Materials and Methods
The study was conducted in Hospital and Clinics of the University of Campinas, a tertiary-care university hospital that provides all major medical services as the referral hospital for five million inhabitants.
From 2006 to 2010, 147 episodes of candidemia caused by C. albicans were identified. Nosocomial candidemia was defined according to the Centers for Disease Control and Prevention (CDC) criteria . Only one episode per patient was included. All blood samples were collected for routine diagnostic exams and only the Candida albicans isolates were evaluated in this study and no clinical information was collected. For these isolates no ethical approval was necessary. Isolates LIF 12560 and LIF E-10 are part of Cristiane Kibune Nagasako project and were obtained respectively from oral cavity and after esophageal cavity brushing. Procedure was approved by State University of Campinas School of Medical Sciences Ethics Committee under number CEP 1316/2011 –CAAE 1218.0.146.000–11.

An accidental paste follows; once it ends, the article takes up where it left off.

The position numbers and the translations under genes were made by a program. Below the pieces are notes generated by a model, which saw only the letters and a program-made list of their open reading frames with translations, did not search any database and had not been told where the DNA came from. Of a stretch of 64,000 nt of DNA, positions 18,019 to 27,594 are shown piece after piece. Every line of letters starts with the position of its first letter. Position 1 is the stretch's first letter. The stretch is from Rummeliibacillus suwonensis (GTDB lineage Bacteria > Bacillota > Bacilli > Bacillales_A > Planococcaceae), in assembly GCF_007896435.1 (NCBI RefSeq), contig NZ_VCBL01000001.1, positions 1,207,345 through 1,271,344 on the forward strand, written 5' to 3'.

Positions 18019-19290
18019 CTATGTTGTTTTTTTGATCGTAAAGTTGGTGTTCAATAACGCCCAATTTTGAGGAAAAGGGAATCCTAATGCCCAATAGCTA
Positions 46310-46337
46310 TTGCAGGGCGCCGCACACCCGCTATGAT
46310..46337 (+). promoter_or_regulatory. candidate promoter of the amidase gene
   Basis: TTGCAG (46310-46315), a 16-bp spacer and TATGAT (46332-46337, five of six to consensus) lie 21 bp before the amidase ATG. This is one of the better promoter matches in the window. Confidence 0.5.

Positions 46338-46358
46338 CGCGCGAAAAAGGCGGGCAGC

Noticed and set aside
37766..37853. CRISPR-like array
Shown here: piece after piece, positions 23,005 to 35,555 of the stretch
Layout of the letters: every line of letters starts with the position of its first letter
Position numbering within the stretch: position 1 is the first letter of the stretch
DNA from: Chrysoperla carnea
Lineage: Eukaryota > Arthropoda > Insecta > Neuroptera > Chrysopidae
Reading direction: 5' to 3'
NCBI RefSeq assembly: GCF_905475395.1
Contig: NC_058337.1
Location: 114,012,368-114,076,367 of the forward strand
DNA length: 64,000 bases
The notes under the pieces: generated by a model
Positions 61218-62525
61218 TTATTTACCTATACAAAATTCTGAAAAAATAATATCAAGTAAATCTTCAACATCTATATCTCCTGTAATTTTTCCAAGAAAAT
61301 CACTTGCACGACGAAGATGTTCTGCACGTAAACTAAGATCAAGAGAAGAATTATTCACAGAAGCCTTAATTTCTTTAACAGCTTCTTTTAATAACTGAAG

During the period above, defined daily dose (DDD), defined as the assumed average maintenance dose per day for a drug used for its main indication in adults for the following antifungal drugs were: fluconazole: 0.2 g; voriconazole: 0.4 g; caspofungin: 50 mg, and amphotericin B: 35 mg [28, 29]. The fungal infections prophylaxis protocol established by the Hospital Infection Control Commission with fluconazole is applied to patients with acute leukemia, myelodysplasia, hematopoietic stem cell recipients, graft versus host treatment and expectation of severe and prolonged neutropenia. The route of administration may be oral or intravenous.
Two C.albicans clinical isolates from two individual patients were also included in the study: one was obtained from oral cavity (LIF 12560) and one from esophageal cavity (LIF-E10). Both patients were treated previously with oral fluconazole. This study was approved by the Ethics Committee, No.1316/2011 –CAAE 1218.0.146.000–11.
This study also investigated mutations in ERG11 gene in the two clinical isolates of fluconazole-resistant C.albicans (LIF-E10 isolate, fluconazole MIC value: 64μg/mL; LIF 12560 isolate, fluconazole MIC value: 8μg/mL) using PCR amplification and gene sequencing.